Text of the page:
Bears not attracted to menstruating women Sept 12, 2012 8:33:54 GMT -9
Post by sarus on Sept 12, 2012 8:33:54 GMT -9
© Eric Wedum
Bears not attracted to menstruating women
There is no evidence of a link between bear attacks and menstruation, a report explains
Despite campfire fears dating back to at least 1967, black bears and grizzly bears
are not attracted to the odors of menstruation, according to a recent Yellowstone
National Park report.
Polar bears may be interested in the smell of menstrual blood, the report found,
but bears that roam in North America are not. Food is a much more important
temptation for bears, according to the findings.
The idea that bears might preferentially attack menstruating women is not new.
In 1967, a night of infamous grizzly bear attacks in Glacier National Park in Montana
left two women dead. One woman was having her period, and the other was carrying
The attacks led to speculation that the women's menstrual odors might have
"triggered" the attacks. The Park Service and other agencies even began warning
women that bears might be attracted to the smell of menstrual blood, despite no
scientific evidence to back up those warnings.
Since 1992, the Forest Services' Interagency Grizzly Bear Committee has tried to
debunk this myth, but it has been difficult to dislodge. The new Yellowstone report,
released in February, draws on a series of old studies to set the record straight.
In one of these studies, conducted in 1991, researches exposed black bears, the
most common kind of bear in the United States, to used tampons and to four
menstruating women. They found no interest among any of the bears to the scents.
Nor have researchers found any examples of black bears attacking menstruating women.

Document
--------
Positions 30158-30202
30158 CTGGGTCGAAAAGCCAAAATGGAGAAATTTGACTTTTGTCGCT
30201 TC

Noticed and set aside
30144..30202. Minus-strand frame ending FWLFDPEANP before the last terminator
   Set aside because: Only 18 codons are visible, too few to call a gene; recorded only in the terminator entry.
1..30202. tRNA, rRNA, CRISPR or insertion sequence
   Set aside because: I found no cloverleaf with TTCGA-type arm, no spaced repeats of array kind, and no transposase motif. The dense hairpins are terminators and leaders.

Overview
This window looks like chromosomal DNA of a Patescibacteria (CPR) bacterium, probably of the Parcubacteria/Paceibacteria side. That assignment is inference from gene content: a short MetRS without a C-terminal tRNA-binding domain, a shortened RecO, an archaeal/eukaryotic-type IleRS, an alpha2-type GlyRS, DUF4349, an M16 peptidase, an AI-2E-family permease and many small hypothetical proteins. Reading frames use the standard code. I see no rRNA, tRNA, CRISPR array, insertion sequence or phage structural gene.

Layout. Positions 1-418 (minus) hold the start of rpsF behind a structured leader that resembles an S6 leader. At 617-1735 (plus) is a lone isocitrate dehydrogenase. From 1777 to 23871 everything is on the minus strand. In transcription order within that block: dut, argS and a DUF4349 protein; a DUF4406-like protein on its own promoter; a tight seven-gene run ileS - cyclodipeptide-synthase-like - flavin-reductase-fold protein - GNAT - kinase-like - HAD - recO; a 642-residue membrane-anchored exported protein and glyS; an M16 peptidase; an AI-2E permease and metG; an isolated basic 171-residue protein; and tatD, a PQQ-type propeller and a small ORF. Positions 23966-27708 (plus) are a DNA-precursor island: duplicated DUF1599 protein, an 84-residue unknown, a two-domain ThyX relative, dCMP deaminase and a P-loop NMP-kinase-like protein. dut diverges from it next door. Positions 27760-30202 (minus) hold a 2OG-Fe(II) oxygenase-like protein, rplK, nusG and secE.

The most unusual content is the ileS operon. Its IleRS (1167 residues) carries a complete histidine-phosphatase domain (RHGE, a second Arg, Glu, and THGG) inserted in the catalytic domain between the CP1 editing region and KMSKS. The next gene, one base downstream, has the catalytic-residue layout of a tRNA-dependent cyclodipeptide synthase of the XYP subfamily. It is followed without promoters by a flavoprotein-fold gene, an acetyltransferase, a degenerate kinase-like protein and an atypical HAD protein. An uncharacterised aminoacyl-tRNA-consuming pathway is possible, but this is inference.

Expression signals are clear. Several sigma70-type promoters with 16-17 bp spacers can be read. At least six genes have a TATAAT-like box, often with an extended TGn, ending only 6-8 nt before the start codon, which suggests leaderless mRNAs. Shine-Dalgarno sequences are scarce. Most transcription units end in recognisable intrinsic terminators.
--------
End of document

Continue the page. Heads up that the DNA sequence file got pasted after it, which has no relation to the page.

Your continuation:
Nor are grizzly bears interested in women having their periods. A 1985 analysis of
hundreds of grizzly bear attacks on humans found no evidence linking any of the
attacks to menstruation — including the infamous "Night of the Grizzlies" attacks
in Glacier. The two bears involved in those attacks were what biologists called "food conditioned," according to "Backcountry Bear Basics: The Definitive Guide to Avoiding
Unpleasant Encounters" (Mountaineers Books, 2006) by Dave Smith. These bears
were used to eating garbage and had begun to associate humans with food.
The one exception to bears' disinterest in menstrual blood was the polar bear, the
Yellowstone report finds. A 1983 study found that four captive polar bears exposed
to a series of scents responded strongly only to seal smells and used tampons.
But as Smith points out in his book, the tests were limited to four bears and only
12 encounters with live, menstruating women. The bears were also much less interested
in menstrual blood than any sort of food scent, eating used tampons half of the time they smelled them compared with 100 percent of the time for seafood and 92 percent of the
time for seal oil. Even alcohol was more palatable to the polar bears than used tampons.
They guzzled down beer 66 percent of the time. (They also ate unused tampons 13
percent of the time.)
At Yellowstone Park, the report concludes, there is no evidence of a link between bear
attacks and menstruation. Nevertheless, the Park Service recommends using tampons
instead of external pads and unscented menstrual products to keep potentially appealing
SOURCE: Bears not attracted to menstruating women